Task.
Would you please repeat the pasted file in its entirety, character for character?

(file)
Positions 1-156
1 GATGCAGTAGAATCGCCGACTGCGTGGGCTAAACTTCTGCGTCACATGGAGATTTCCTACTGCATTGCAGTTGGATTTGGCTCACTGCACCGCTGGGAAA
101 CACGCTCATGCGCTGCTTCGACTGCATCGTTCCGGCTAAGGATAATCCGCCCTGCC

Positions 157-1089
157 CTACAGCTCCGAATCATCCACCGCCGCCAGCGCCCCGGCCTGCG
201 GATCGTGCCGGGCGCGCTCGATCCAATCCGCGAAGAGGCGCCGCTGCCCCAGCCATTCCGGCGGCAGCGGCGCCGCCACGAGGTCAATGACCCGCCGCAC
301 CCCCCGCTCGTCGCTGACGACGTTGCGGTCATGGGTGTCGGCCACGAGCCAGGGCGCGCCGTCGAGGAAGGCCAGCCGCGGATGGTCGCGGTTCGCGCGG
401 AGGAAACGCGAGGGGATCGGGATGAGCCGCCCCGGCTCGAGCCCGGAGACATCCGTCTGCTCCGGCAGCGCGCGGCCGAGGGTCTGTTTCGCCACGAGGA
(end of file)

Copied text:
Positions 1-156
1 GATGCAGTAGAATCGCCGACTGCGTGGGCTAAACTTCTGCGTCACATGGAGATTTCCTACTGCATTGCAGTTGGATTTGGCTCACTGCACCGCTGGGAAA
101 CACGCTCATGCGCTGCTTCGACTGCATCGTTCCGGCTAAGGATAATCCGCCCTGCC

Positions 157-1089
157 CTACAGCTCCGAATCATCCACCGCCGCCAGCGCCCCGGCCTGCG
201 GATCGTGCCGGGCGCGCTCGATCCAATCCGCGAAGAGGCGCCGCTGCCCCAGCCATTCCGGCGGCAGCGGCGCCGCCACGAGGTCAATGACCCGCCGCAC
301 CCCCCGCTCGTCGCTGACGACGTTGCGGTCATGGGTGTCGGCCACGAGCCAGGGCGCGCCGTCGAGGAAGGCCAGCCGCGGATGGTCGCGGTTCGCGCGG
401 AGGAAACGCGAGGGGATCGGGATGAGCCGCCCCGGCTCGAGCCCGGAGACATCCGTCTGCTCCGGCAGCGCGCGGCCGAGGGTCTGTTTCGCCACGAGGA